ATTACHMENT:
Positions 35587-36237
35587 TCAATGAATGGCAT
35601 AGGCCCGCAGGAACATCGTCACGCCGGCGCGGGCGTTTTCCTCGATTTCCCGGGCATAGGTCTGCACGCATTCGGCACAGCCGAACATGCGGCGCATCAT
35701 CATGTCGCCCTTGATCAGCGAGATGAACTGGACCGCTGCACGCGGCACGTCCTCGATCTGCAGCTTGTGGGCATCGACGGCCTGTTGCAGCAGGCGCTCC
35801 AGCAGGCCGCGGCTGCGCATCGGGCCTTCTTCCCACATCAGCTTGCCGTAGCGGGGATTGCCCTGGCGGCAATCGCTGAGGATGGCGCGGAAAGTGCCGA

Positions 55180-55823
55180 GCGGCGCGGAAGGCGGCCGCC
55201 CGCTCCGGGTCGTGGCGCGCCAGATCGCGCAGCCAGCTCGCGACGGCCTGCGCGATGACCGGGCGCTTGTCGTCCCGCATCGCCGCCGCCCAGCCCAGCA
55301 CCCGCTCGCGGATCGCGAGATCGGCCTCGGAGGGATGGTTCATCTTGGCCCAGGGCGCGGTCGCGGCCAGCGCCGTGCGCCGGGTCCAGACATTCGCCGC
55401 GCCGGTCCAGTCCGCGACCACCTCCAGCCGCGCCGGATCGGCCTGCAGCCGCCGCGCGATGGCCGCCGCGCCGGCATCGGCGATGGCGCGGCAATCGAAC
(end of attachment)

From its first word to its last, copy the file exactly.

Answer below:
Positions 35587-36237
35587 TCAATGAATGGCAT
35601 AGGCCCGCAGGAACATCGTCACGCCGGCGCGGGCGTTTTCCTCGATTTCCCGGGCATAGGTCTGCACGCATTCGGCACAGCCGAACATGCGGCGCATCAT
35701 CATGTCGCCCTTGATCAGCGAGATGAACTGGACCGCTGCACGCGGCACGTCCTCGATCTGCAGCTTGTGGGCATCGACGGCCTGTTGCAGCAGGCGCTCC
35801 AGCAGGCCGCGGCTGCGCATCGGGCCTTCTTCCCACATCAGCTTGCCGTAGCGGGGATTGCCCTGGCGGCAATCGCTGAGGATGGCGCGGAAAGTGCCGA

Positions 55180-55823
55180 GCGGCGCGGAAGGCGGCCGCC
55201 CGCTCCGGGTCGTGGCGCGCCAGATCGCGCAGCCAGCTCGCGACGGCCTGCGCGATGACCGGGCGCTTGTCGTCCCGCATCGCCGCCGCCCAGCCCAGCA
55301 CCCGCTCGCGGATCGCGAGATCGGCCTCGGAGGGATGGTTCATCTTGGCCCAGGGCGCGGTCGCGGCCAGCGCCGTGCGCCGGGTCCAGACATTCGCCGC
55401 GCCGGTCCAGTCCGCGACCACCTCCAGCCGCGCCGGATCGGCCTGCAGCCGCCGCGCGATGGCCGCCGCGCCGGCATCGGCGATGGCGCGGCAATCGAAC